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Parque Zaragoza perfect for Cinco de Mayo

Name for a Mexican general, the 15-acre park has been a holiday spot since 1931

Michael Barnes
mbarnes@statesman.com

Where would be the most appropriate place in Austin to celebrate Cinco de Mayo this weekend? (And, yes, it's OK to extend the party past May 5.) Consider Parque Zaragoza, named for General Ignacio Zaragoza, who defeated the French at the Battle of Puebla on May 5, 1862.

Why was he fighting the French? Emperor Napoleon III, taking advantage of the American Civil War raging to the north and the disarray after the Mexican Reform War, sent a force to invade Mexico, in collusion with Spain and Great Britain, ostensively to collect debts owed by the previous Mexican government.

But that's not our story today. The Mexican general maintained a Texas connection: He was born in La Bahia del Espiritu Santo, now known as Goliad.

And in 1931, the City of Austin named its new 10-acre park, set aside for Hispanics, after Zaragoza.

Almost comically, the Recreation Department misspelled it "Zaragosa."

It opened with two concrete tennis courts that doubled as a dance pavilion, a bandstand and an athletic field. Five popular Hispanic — termed "Mexican" back then — baseball teams were organized into a league.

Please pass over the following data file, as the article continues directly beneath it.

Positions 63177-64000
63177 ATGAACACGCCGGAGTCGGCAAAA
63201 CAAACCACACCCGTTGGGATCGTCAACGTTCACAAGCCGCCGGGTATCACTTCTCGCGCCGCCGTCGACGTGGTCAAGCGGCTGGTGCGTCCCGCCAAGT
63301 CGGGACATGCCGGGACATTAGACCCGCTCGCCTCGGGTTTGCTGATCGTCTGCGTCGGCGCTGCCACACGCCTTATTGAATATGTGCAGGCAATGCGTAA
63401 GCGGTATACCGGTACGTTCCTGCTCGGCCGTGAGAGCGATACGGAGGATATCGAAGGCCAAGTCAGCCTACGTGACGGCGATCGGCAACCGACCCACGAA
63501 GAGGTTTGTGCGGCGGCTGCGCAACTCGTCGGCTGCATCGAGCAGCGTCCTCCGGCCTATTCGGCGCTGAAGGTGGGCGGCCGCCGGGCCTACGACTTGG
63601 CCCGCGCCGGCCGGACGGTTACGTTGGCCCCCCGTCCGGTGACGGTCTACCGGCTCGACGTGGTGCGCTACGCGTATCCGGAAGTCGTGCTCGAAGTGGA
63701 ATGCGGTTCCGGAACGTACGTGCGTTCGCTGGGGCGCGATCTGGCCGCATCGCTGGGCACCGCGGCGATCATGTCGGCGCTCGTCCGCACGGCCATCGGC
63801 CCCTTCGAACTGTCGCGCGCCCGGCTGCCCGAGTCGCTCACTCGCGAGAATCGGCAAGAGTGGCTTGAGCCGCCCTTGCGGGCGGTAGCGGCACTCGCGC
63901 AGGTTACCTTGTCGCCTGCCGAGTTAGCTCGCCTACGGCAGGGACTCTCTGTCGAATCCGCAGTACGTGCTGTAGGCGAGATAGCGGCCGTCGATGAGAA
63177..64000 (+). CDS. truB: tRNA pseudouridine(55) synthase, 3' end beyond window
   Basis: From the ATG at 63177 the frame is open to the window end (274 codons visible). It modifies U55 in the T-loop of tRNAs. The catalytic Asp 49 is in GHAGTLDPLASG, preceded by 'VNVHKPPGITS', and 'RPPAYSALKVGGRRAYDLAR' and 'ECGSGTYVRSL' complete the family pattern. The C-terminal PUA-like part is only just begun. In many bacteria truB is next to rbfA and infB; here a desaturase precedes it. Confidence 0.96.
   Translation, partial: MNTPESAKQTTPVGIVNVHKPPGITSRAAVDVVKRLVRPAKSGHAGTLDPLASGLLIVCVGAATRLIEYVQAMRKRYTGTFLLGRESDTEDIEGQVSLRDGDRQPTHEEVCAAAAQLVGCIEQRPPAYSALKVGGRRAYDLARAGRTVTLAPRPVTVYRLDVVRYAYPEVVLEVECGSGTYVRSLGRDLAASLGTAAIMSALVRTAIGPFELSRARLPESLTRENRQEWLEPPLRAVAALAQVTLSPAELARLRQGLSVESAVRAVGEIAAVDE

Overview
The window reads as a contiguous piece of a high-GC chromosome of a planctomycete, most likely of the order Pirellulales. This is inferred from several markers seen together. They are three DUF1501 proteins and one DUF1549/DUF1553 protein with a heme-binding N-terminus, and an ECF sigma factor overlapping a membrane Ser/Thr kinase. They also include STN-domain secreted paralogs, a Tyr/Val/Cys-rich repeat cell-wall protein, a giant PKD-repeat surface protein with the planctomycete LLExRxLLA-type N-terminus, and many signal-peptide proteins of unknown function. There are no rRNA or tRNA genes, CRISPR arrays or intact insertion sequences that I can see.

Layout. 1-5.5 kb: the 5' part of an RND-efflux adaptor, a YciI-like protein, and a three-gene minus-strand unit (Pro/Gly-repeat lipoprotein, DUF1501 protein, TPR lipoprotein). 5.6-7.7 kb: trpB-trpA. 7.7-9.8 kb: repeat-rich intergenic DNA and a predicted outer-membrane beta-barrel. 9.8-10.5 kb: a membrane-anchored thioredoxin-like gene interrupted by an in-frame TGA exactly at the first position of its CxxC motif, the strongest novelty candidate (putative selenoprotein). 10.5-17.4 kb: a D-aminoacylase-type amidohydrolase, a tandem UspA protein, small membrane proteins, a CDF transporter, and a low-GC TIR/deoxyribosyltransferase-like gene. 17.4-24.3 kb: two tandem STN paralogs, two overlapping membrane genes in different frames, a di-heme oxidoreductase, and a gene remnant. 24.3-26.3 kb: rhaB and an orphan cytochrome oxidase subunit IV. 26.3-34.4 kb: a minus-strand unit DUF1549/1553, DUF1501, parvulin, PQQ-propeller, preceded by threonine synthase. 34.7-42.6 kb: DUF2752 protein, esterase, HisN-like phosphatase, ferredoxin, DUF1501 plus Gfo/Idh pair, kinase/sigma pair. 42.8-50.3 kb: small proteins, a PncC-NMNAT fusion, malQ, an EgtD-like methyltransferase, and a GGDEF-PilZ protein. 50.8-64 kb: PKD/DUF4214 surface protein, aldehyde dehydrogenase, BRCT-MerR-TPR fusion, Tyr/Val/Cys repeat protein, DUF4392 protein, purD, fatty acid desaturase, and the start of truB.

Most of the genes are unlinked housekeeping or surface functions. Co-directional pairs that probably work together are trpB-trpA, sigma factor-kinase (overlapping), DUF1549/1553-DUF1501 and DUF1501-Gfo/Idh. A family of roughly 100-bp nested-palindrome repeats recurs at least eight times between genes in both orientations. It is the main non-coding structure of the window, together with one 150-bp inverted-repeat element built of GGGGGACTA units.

As early as 1932, Austin residents celebrated Cinco de Mayo at Parque Zaragoza. Some of East Austin's leading citizens — such as Francisco Estrada, Joe H. Rodriguez and Amador Candelas — helped organize the speeches, music, dancing and sports.

Young ladies competed to be named the Queen of the Cinco de Mayo celebration.

If you stop by Parque Zaragoza this weekend, be sure to inspect the murals at the Zaragoza Recreation Center, built in 1996. The images of Mexican leaders and white-suited soldiers behind a folk dancer were painted by Fidencio Durán, the same artist who created the family picnic scenes that travelers can behold while checking their bags at Austin-Bergstrom Airport.

Contact Michael Barnes at mbarnes@statesman.com

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